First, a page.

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As a modern, minimal, container-focused operating system, Container Linux by CoreOS strives to deliver the most recent stable versions of the key software needed to run containers: the Docker and rkt container engines, the Linux kernel, systemd, and

Pluggability is part of the success story of Kubernetes, and as a community we have ensured that many layers – including storage, networking, and schedulers – can be replaced and improved without changing the Kubernetes user experience. Earlier this year, the Kubernetes project created an API called the Container Runtime Interface (CRI) to make the way a container is run on Kubernetes pluggable.

A reliable key-value store gives distributed systems a common substrate for consistent configuration and coordination. One such system is the etcd project, an open source key-value store created by CoreOS. It is the heart of many production distributed systems and is the data store for Kubernetes, among other projects.

Here at CoreOS, we're always working along with the open source community to improve and enhance etcd, a distributed key-value store created by CoreOS. For the upcoming etcd 3.3 series, one of the challenges we're tackling is improving the performance and resiliency of linearizable reads using a distributed systems technique known as leasing.

A new API object type called a Custom Resource Definition (CRD) will replace the existing Third Party Resource (TPR) extension mechanism over the next two Kubernetes releases. In the upcoming Kubernetes version 1.7, CRDs are introduced into the beta API namespace for features designated for official support. By version 1.8, CRDs will be the supported mechanism and TPRs will be entirely deprecated.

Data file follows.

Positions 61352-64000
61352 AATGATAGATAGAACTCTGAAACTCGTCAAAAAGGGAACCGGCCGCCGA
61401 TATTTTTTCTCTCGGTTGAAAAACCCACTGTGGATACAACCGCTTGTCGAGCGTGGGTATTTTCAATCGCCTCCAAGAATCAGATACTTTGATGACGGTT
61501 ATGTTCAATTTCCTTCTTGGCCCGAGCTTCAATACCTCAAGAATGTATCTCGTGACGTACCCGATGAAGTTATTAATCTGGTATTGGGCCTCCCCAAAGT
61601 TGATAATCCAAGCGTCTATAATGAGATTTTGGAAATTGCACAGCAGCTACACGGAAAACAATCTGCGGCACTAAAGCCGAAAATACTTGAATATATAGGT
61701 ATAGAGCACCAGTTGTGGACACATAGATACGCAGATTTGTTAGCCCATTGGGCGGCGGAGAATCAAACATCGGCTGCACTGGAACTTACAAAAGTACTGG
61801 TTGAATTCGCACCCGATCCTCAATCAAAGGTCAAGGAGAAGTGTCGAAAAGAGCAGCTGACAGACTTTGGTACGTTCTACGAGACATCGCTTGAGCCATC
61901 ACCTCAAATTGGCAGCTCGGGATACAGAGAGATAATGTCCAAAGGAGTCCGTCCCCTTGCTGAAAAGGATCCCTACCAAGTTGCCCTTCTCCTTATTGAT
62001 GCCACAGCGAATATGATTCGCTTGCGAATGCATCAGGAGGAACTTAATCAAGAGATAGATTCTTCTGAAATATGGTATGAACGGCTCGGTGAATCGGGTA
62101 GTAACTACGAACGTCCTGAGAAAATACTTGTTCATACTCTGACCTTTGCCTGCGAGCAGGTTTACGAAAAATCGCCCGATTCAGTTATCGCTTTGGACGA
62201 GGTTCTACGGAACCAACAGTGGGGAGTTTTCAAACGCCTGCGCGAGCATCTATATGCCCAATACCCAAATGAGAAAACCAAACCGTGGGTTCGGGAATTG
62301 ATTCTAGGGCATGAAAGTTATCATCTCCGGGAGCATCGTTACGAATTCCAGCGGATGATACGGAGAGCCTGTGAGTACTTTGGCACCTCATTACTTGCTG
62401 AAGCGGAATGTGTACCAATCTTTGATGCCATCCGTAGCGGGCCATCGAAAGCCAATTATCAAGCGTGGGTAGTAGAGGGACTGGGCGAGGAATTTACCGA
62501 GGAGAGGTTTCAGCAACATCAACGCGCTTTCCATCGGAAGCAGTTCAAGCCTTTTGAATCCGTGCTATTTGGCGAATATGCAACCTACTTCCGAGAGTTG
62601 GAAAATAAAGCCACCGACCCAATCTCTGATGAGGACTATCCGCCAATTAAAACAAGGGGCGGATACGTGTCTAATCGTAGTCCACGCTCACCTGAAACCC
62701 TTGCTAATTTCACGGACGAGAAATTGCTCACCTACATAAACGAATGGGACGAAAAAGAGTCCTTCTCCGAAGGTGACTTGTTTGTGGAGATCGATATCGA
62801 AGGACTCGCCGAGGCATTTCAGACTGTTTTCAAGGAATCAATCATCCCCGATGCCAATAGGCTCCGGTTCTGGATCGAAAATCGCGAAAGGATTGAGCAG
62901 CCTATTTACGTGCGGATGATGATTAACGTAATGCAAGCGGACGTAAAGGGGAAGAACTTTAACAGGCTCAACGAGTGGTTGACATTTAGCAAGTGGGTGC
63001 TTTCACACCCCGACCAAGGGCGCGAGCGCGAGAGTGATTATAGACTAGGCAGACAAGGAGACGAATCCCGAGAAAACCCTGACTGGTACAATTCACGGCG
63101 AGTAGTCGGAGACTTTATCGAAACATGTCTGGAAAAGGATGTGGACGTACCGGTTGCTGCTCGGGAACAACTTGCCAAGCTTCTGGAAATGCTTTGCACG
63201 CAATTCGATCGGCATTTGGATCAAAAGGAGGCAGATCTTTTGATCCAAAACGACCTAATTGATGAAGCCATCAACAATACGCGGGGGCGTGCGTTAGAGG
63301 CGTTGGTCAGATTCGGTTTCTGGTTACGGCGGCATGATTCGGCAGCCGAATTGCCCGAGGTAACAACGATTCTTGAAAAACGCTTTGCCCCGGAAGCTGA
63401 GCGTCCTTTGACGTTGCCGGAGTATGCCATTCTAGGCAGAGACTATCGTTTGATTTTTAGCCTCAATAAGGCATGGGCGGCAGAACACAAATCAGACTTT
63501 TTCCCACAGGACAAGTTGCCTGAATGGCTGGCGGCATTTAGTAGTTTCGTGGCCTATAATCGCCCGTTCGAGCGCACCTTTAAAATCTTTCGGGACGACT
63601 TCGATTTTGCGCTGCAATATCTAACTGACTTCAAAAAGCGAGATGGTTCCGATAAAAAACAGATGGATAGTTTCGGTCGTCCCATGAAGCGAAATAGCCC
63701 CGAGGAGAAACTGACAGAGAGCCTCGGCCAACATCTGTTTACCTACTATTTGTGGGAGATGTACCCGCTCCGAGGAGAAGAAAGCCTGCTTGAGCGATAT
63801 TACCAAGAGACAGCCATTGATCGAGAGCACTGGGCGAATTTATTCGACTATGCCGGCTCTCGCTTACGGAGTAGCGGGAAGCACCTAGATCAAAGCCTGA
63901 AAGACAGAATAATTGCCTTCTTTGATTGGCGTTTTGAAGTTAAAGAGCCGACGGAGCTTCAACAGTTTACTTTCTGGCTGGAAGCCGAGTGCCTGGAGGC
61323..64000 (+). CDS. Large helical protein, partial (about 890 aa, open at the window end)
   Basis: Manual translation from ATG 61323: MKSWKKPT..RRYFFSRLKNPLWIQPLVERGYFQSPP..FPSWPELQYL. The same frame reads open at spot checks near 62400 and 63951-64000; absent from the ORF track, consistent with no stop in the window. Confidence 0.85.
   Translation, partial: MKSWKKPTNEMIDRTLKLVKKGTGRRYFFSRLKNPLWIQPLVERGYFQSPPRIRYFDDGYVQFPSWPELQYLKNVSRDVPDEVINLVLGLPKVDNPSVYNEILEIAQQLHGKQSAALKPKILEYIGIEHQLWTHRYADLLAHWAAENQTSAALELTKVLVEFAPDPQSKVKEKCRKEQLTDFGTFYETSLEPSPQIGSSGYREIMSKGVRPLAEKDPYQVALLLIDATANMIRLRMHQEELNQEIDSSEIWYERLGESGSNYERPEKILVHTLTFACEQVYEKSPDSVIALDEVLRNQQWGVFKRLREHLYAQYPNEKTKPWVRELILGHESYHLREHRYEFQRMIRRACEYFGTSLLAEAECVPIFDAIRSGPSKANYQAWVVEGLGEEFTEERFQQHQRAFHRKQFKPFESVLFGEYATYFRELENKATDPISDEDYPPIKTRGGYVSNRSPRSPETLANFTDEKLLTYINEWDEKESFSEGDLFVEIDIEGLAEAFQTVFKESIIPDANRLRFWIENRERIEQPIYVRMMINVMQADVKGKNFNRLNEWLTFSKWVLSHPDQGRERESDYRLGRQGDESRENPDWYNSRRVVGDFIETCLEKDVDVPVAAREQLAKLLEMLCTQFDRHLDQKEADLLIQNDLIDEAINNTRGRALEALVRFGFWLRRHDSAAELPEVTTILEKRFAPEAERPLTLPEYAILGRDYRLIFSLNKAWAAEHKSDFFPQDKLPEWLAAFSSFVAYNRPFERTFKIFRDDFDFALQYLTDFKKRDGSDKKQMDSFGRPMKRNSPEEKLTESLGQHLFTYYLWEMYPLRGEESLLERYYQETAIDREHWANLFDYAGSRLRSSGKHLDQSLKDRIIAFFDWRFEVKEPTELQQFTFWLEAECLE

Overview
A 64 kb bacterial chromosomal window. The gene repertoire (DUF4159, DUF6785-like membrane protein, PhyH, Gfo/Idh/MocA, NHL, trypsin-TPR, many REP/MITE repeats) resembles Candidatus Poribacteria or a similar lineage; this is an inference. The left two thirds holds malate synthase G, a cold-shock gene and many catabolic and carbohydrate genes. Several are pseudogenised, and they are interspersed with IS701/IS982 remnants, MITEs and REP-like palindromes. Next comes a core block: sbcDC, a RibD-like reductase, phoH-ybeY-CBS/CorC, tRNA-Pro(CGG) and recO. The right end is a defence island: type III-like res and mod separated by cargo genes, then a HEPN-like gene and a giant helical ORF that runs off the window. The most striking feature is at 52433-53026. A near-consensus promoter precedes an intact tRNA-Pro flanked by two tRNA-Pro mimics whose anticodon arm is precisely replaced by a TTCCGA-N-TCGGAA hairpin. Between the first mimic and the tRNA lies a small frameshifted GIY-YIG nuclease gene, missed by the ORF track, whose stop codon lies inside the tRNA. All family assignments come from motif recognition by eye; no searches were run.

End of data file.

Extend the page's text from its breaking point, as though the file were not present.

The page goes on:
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The etcd team is pleased to announce etcd 3.2.0, the latest feature release in the 3.x series. This edition has proxy improvements, boosted backend concurrency, distributed coordination services, a slimmer Go client, JWT authentication, and more.

kubectl enables system administrators to interact with Kubernetes using a well-designed command-line interface. The common interactions include running services, grabbing pod logs, or identifying nodes inside of a cluster. For most Kubernetes users, these interactions are second nature.

Prometheus is a monitoring system and time series database expressly designed for the highly distributed, automated, and scalable modern cluster architectures orchestrated by systems like Kubernetes. Prometheus has an operational model and a query language tailored for distributed, dynamic environments.

Distributed systems commonly rely on a distributed consensus to coordinate work. Usually the systems providing distributed consensus guarantee information is delivered in order and never suffer split-brain conflicts.

While Kubernetes is ushering in a world where SSH is less necessary on a daily basis for deploying and managing applications, there are still instances when SSH is necessary for gathering statistics, debugging issues, and repairing configuration issues. So, while years from now there may not be a need to SSH and run one-off debugging sessions, the tools below are useful for quickly SSH'ing into machines in your Kubernetes cluster.

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